This article will discuss the habits and practices employed by some of the most innovative people and companies to increase the likelihood of creative breakthroughs. Human beings are born with tremendous creative energies which seek expression in our daily lives. Creative freedom is our birthright. My aim is for you to know how you can unlock your creative genius by the end of the article.
These are habits which I employ every day to allow my creative energies to flow. They come straight from some of the most creative people I’ve read about. They are easy to implement and are infused with a simple elegance which becomes clear once we include them in our lives.
Read on if you want to learn how to improve your creative ability.
Where Do These Ideas Come From?
I will start off with writing that I am not the one who came up with these creative practices. I merely read a few fantastic books which precisely describe the stories behind the inception of these ideas and their practical application.
What you are going to read in this article is a synthesis of 3 books:
- “Creative Confidence” by Tom and David Kelley, the founders of IDEO, a design and innovation company.
- “Creativity, INC” by Ed Catmull, the president of Pixar.
- “Steal Like An Artist” by Austin Kleon, a writer who draws.
These authors are all great at encouraging creativity!
What follows are super condensed stories about them and their accomplishments. It goes without saying that all of their successes were built with the contribution of countless people which I’m not mentioning here.
Tom and David Kelley
David Kelley, along with Bill Moggridge and Mike Nuttall, started IDEO in 1991 with the mission of applying “human-centered design” to the world’s most complex systemic challenges such as healthcare and education. In 1980, IDEO designed the first mechanical mouse for Apple, to be used with its new computer Lisa. Ever since, IDEO has been pushing the boundaries of human-centered design while sharing the methodology with the world.
The Kelleys wrote “Creative Confidence” based on the experiences they have lived throughout their lives.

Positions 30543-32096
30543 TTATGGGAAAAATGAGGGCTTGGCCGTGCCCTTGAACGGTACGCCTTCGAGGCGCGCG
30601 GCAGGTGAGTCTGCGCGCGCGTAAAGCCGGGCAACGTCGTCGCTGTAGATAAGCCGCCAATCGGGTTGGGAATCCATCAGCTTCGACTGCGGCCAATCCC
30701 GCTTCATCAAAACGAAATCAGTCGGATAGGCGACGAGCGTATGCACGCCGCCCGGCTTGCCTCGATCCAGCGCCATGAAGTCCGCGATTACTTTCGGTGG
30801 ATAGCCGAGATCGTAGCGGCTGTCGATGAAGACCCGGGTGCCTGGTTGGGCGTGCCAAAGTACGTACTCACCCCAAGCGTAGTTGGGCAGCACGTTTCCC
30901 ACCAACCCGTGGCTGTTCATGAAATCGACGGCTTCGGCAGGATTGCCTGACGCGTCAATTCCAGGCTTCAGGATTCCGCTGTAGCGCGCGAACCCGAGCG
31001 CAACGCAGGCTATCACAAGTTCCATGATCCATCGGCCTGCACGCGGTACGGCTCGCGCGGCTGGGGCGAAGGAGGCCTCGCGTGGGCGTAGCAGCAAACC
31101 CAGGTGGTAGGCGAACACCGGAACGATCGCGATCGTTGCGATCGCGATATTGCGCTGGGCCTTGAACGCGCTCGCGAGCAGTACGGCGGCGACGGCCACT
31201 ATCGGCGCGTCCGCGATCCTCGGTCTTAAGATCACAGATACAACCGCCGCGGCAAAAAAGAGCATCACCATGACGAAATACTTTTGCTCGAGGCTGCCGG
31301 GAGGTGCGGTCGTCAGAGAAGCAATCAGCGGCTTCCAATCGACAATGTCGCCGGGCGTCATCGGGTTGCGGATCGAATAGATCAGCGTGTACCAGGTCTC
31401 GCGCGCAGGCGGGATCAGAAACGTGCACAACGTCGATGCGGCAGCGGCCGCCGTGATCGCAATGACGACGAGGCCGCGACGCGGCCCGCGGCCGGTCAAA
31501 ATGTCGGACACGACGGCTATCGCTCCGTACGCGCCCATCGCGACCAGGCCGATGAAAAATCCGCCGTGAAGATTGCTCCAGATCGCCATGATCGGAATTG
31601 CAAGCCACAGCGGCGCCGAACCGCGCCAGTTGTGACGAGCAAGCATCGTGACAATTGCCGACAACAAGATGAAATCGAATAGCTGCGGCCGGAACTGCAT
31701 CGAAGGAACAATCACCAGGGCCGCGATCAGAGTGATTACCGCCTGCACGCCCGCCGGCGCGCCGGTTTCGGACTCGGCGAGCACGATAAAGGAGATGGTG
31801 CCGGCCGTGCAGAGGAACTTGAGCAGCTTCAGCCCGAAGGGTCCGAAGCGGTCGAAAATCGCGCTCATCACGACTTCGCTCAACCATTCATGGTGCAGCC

Was one of those few people who had a dream as a child and followed through with it throughout his life. Catmull wanted to tell stories using computers. The challenge he faced was that the tools and techniques of digital animation didn’t exist yet! So he set out to invent (some of) them. He is one of the early pioneers in computer graphics. Along the way he met Steve Jobs and together they ran Pixar during its rise to animation eminence.
In his book, Catmull writes that his job as president of Pixar was to remove the barriers which stood in the way of creative success. This not only meant hiring the best people, but also creating a culture which allowed these people to express their creativity freely while simultaneously contributing to Pixar’s mission: making great movies. The success of Pixar’s movies in the box office speaks for itself.
Has written three illustrated books about creativity, as well as a book of poetry composed by blacking out newspaper articles. To my knowledge, “Steal Like An Artist” is currently his most widely known work. The beauty of the book lies in its entertaining simplicity; Kleon distills great wisdom into ten straightforward maxims which anyone can immediately apply to expand their creative output. The book is all illustrated by Kleon himself.
Now we get into the habits and practices to expand your creativity.
I – Stew With A Problem (Creative Confidence)